Their Books, My Books, YOUR Books | Page 45 | Newberry

Their Books, My Books, YOUR Books

I know all of you have clicked on our website and, AFTER reading Uncle Blogsy’s latest pearls of wisdom, clicked on the Adoption program page to adopt a quote or a picture or a manuscript. But since this adoption is a mere cyber-adoption, and you can’t take the item home with you, I would like to point out that you CAN do tribute to the item you adopted by hunting for a reasonable facsimile of it at the Book Fair next

If you adopted one of the quotations: you can certainly find Twelfth Night or Alice in Wonderland or Moby Dick at the Book Fair. (You will not find a Dancing Baptist—at least not the same one up for adoption.) The Collectibles section no longer has the edition of Alice in Wonderland signed by Alice, but we do have a couple of massive 19th-century folio Shakespeares.

We have none of the images for sale, not even the picture of Thornton Wilder with Gertrude Stein. But we’re going to have decent assortment of art and photography this year so you can hunt up images of your own. We’ve also received some more prints and posters, and a nice collection of cartoons clipped from Simplicissimus in the days when work by Kathe Kollwitz could be found there. There will be at least two new shoeboxes full of postcards, and there’s this frog…no, that’s not an image I want to dwell on.

We do, as I have mentioned, have a rather beat-up copy of Le Boite a Joujoux; I have not checked our CD or record selection closely enough to see whether we have any of the other selections available for listening. It wouldn’t surprise me. We have Enrico Caruso singing “Over There”, and somebody’s Shaun Cassidy collection, and someone’s Ramsey Lewis collection, and even a few blues 78s this year.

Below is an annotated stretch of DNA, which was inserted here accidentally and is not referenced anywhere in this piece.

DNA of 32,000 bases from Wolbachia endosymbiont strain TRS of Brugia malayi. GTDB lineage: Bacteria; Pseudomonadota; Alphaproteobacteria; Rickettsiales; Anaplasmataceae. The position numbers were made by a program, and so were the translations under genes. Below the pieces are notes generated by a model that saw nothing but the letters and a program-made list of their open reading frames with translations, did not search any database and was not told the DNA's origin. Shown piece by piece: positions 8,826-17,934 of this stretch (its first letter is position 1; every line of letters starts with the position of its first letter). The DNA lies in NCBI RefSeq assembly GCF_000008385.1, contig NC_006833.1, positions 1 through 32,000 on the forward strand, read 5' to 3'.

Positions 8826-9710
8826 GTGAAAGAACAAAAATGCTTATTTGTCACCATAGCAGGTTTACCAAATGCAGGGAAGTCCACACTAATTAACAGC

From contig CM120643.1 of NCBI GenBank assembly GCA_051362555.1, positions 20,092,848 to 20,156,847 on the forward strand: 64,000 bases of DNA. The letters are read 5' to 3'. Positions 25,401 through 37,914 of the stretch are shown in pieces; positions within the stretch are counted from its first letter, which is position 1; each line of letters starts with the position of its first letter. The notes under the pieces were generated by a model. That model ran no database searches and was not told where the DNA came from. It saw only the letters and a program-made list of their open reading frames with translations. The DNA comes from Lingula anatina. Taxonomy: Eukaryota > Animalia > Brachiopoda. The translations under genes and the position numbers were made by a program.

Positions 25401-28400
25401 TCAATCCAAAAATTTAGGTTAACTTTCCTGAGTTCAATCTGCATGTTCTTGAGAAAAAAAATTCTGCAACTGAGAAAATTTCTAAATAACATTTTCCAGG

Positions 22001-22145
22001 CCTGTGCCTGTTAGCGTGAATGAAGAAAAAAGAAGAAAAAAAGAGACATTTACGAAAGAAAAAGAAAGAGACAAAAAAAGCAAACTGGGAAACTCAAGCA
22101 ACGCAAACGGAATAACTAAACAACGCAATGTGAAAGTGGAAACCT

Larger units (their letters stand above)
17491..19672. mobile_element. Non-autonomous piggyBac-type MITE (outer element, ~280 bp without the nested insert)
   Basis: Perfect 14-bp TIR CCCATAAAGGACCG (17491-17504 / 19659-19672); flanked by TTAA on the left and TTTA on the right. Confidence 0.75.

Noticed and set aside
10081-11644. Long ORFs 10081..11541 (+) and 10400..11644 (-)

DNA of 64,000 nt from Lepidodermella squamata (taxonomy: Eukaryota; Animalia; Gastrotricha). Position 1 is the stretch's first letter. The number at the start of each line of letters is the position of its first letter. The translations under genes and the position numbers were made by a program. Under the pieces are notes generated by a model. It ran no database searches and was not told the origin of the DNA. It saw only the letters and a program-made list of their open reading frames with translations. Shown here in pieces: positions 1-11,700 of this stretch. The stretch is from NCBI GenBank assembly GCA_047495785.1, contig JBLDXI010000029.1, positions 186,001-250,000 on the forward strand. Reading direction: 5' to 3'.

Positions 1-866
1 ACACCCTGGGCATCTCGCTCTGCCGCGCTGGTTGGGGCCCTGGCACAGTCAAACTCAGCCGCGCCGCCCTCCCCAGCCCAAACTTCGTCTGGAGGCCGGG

Naturally, we have none of the manuscripts for sale, but we can sell you a copy of Winesburg, Ohio, or the Autobiography of Malcolm X, and we even have some rare printings of that letter from Thomas Jefferson to his daughter. If you want really interesting manuscript material, you’ll have to check some of the inscriptions in the Signed Collectibles. Or, if Celebrity is less important to you than Content, the inscriptions in other parts of the Book Fair. (I’m still worrying about “To My Own Cinderella, Who Lost More Than One Shoe at the Dance”. Two shoes? A sock? This was in a copy of Let’s Eat Right To Keep Fit, so there may be a lot to this story.) In the map section, we do have some modern facsimiles of the Gangland map of Chicago for sale. You can also get these in the A.C. (Admirable Choice) McClurg Bookstore in the lobby, which also has the modern reprint of that 1905 Photographic Automobile Map, using photographs to show how you drive from Chicago to Lake Geneva. Sort of an early experiment in virtual travel. We can offer you an official 1966 U.S. Air Force map of the delta of the Mekong River

And we can sell you three of the four books: Don Quixote, Moby Dick, and Narrative of the Life of Frederick Douglass. We don’t have a copy of William Morris’s the Dream of John Ball as far as I know, but that doesn’t mean we won’t get one by July 27. After all, who would have guessed we’d a book which proves breast cancer is caused by wearing underwear, an explication of Scripture which proves that though dancing and lipstick are bad, only bobbed hair is specifically forbidden, and a volume of Tristram Shandy autographed in 1767 by Laurence Sterne? (Nope, never did find the other eight volumes.)

I think adopting something online is a good preliminary exercise for coming in and adopting, oh, three bags full on a Thursday at the end of July. (And four bags full on Friday, and six on Saturday, and better rent your UHaul now for Sunday because a lot of people have the same adoption plan you have.) 

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